As the game winds down, you and your opponent might find yourselves in a race bearing off your checkers until you have fewer and fewer of them. At some point, it will be clear that each of you only has a handful of rolls available, with no real options for play except to bear off checkers.

The position above is an example of one of these positions. In this case, it’s a 4-roll position, because both players are 4 rolls from winning, despite having a different number of checkers on the board. Whoever rolls first is the favorite, and the trailer can only catch up if they roll a doublet. What is the cube action for the player on roll?

You could do some math and work out the odds of rolling a double within the next 3 shakes, and figure out the variances and all that… but why? Just memorize the following table:

N-roll positions | Cube action |
---|---|

1-roll | Double / Pass |

2-roll | Double / Pass |

3-roll | Double / Pass |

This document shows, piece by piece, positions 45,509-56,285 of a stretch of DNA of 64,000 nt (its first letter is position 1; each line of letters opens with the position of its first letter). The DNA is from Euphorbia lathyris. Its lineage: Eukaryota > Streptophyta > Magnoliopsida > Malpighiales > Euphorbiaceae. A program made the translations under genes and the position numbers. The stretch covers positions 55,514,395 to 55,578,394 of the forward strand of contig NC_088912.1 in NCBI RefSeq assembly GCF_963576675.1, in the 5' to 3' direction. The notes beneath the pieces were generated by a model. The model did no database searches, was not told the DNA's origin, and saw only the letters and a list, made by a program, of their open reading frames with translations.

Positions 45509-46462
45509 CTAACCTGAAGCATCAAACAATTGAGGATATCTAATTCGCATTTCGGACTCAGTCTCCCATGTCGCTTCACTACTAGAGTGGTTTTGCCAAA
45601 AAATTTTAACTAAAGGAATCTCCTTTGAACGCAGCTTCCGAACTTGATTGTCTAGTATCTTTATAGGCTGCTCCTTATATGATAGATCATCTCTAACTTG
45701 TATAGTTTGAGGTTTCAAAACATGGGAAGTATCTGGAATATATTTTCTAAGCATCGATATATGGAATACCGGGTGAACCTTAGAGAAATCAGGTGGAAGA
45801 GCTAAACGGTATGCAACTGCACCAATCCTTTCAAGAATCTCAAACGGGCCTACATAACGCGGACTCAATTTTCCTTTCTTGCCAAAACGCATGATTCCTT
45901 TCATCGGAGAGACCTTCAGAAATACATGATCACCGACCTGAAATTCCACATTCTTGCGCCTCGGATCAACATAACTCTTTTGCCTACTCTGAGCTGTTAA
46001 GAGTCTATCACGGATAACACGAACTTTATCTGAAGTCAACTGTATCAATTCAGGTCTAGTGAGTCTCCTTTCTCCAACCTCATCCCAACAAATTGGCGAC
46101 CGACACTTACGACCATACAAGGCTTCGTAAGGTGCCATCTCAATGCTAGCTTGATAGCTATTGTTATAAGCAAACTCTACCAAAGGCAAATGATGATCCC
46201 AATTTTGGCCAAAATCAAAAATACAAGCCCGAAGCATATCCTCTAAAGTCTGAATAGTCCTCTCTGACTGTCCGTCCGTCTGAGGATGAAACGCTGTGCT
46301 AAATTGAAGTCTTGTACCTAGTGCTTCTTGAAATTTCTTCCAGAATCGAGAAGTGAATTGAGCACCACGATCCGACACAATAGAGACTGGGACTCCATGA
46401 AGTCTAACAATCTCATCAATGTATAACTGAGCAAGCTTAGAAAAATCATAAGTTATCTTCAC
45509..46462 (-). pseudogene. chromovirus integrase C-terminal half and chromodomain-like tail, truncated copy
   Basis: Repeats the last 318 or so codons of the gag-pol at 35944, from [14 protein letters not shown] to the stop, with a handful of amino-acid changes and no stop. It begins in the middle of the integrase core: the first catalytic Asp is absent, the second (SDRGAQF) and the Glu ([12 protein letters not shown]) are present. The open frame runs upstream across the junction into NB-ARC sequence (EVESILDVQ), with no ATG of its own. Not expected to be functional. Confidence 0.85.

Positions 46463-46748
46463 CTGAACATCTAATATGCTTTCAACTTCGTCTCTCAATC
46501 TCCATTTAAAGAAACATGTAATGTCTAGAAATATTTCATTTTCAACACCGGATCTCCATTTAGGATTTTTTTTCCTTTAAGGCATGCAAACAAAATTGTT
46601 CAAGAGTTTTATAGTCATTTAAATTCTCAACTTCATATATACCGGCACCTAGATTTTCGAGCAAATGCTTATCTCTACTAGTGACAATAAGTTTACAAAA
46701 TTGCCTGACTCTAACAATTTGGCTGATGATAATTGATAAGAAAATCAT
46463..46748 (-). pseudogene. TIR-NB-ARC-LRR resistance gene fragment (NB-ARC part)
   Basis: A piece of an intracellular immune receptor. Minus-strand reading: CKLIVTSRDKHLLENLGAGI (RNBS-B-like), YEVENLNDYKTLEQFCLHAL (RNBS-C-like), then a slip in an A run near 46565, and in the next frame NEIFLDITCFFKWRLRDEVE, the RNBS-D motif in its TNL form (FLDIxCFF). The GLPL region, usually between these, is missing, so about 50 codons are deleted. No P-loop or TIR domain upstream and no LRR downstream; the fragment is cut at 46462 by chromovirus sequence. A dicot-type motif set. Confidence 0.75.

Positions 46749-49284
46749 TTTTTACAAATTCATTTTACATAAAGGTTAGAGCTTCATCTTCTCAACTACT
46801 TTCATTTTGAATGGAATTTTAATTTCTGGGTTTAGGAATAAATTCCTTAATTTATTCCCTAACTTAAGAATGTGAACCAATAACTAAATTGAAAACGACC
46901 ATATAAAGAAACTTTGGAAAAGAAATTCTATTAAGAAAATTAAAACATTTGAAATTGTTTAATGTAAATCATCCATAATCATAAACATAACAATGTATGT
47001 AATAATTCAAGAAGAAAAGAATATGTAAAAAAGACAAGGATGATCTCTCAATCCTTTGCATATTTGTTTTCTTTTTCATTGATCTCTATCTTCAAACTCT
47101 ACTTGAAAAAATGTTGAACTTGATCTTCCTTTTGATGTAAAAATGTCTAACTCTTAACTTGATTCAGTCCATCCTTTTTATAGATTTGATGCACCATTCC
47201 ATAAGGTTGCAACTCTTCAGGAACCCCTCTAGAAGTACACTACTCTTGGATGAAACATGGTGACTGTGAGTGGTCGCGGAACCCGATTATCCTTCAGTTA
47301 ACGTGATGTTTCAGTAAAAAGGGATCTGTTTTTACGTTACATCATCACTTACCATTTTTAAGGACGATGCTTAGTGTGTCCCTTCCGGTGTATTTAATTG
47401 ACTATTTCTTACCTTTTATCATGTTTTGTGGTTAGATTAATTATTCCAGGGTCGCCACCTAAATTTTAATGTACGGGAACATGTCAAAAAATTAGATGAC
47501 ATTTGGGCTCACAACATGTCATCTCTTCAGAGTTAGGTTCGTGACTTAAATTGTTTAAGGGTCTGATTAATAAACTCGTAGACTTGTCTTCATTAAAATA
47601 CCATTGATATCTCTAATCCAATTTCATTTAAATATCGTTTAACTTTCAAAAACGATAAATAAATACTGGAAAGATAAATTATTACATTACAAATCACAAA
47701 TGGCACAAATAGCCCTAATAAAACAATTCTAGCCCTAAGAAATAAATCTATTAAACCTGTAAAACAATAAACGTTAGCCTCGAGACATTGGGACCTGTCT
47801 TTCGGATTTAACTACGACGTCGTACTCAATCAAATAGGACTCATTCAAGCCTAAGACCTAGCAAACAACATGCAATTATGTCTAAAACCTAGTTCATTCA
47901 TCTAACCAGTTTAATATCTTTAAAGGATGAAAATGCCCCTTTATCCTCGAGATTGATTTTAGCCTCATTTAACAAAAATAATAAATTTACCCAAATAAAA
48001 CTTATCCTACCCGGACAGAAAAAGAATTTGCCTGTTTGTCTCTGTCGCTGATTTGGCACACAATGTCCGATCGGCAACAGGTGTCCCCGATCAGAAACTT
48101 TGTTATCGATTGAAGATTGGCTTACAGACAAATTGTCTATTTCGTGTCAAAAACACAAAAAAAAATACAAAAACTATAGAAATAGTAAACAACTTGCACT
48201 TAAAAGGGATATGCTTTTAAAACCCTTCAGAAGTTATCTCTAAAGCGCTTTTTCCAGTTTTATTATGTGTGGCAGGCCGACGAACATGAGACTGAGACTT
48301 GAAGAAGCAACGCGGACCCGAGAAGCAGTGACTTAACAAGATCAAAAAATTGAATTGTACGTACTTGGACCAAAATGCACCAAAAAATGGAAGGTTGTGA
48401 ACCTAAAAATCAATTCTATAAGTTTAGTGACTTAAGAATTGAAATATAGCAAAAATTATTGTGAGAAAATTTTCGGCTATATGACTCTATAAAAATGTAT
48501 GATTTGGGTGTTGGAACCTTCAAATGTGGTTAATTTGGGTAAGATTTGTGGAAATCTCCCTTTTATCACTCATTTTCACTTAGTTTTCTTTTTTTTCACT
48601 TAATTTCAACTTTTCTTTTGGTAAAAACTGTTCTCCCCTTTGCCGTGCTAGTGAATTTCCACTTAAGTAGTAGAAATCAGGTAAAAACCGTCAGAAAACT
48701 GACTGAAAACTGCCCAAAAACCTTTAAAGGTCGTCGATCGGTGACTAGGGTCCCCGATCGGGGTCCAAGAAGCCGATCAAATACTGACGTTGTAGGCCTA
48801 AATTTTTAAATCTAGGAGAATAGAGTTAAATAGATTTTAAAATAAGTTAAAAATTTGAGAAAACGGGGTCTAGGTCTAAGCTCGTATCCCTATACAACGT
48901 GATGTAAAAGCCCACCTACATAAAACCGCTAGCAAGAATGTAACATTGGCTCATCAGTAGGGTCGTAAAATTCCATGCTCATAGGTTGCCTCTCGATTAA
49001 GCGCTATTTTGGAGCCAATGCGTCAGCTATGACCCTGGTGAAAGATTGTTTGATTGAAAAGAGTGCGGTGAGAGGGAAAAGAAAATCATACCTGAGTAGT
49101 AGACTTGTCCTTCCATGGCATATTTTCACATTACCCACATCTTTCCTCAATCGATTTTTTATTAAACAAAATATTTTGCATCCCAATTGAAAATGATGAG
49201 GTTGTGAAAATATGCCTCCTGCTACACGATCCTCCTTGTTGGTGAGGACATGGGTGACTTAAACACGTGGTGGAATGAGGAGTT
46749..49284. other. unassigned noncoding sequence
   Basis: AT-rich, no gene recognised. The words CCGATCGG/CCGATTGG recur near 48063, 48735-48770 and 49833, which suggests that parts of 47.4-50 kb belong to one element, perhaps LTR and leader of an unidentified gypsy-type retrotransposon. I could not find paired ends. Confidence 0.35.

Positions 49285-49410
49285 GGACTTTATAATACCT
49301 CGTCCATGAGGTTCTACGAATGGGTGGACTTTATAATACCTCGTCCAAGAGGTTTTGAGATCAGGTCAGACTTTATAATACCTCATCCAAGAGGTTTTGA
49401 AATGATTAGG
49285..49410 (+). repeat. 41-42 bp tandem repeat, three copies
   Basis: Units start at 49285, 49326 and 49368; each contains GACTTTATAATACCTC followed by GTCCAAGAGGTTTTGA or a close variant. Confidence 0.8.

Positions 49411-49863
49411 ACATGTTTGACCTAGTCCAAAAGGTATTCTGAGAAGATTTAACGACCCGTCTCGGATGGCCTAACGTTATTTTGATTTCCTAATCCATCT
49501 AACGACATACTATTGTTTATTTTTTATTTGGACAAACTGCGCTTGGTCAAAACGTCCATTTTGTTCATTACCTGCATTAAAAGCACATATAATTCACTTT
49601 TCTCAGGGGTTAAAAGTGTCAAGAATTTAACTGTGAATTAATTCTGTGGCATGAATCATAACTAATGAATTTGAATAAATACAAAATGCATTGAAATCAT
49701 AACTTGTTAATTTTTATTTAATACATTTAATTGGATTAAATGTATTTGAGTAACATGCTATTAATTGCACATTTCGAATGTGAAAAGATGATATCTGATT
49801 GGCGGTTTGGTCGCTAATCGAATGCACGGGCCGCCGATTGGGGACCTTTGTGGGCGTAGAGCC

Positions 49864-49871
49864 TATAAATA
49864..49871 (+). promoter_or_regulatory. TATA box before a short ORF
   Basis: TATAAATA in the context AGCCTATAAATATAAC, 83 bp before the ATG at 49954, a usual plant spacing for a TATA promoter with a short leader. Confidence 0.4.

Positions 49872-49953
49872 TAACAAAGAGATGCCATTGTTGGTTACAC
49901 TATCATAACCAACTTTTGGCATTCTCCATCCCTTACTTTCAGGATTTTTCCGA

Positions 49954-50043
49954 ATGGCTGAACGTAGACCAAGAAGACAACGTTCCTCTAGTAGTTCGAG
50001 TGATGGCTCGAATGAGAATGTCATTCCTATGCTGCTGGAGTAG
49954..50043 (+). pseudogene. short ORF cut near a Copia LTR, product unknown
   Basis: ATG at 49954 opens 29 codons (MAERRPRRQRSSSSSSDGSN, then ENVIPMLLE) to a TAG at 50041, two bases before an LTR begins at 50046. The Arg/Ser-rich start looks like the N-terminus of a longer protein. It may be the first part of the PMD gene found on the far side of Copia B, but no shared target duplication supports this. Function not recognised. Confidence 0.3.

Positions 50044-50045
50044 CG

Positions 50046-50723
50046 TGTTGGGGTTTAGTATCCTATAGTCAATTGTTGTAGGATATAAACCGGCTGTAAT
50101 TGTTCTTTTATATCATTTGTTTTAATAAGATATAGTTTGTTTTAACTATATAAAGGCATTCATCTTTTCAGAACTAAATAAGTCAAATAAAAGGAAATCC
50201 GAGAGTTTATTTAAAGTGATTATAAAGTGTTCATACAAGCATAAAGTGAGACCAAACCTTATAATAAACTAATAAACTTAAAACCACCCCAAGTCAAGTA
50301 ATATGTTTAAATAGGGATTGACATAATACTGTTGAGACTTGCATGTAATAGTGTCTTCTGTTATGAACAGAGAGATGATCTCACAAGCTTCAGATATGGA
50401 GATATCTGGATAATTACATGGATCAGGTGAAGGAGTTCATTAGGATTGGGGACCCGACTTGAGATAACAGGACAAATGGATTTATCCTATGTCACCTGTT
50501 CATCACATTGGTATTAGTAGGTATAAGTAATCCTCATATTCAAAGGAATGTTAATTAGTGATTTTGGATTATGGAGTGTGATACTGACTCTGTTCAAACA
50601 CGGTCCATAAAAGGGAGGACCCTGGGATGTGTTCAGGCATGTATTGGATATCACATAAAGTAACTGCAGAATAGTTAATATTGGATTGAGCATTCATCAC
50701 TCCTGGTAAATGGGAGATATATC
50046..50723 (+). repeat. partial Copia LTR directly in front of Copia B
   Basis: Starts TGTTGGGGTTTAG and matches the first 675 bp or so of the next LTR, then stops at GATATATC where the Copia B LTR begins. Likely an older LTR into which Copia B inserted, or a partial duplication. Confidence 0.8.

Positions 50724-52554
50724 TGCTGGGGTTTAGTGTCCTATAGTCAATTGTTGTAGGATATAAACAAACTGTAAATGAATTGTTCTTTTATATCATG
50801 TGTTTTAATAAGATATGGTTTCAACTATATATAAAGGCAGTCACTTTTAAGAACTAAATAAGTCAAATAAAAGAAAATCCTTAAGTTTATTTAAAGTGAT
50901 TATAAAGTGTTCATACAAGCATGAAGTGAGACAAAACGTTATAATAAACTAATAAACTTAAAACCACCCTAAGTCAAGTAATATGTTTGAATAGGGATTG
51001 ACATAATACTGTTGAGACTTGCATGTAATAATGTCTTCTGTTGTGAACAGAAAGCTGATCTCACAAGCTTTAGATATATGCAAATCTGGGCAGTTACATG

4-roll | Double Take |

5+ roll | Double Take (No Redouble!) |

Consulting this table, we now know that the 4-roll position above is a double/take, which is confirmed by the analysis.

This table will get you 80% of the way there. Note that this table doesn’t apply if you have any gaps in your structure. For example, the position below doesn’t qualify as a 4-roll position, despite having the same number of checkers as above:

The gap makes this one a **No double**. At the end of the day, there is no substitute for math and experience. But you’ve gotta start somewhere.

Next lesson: Doubling in holding games

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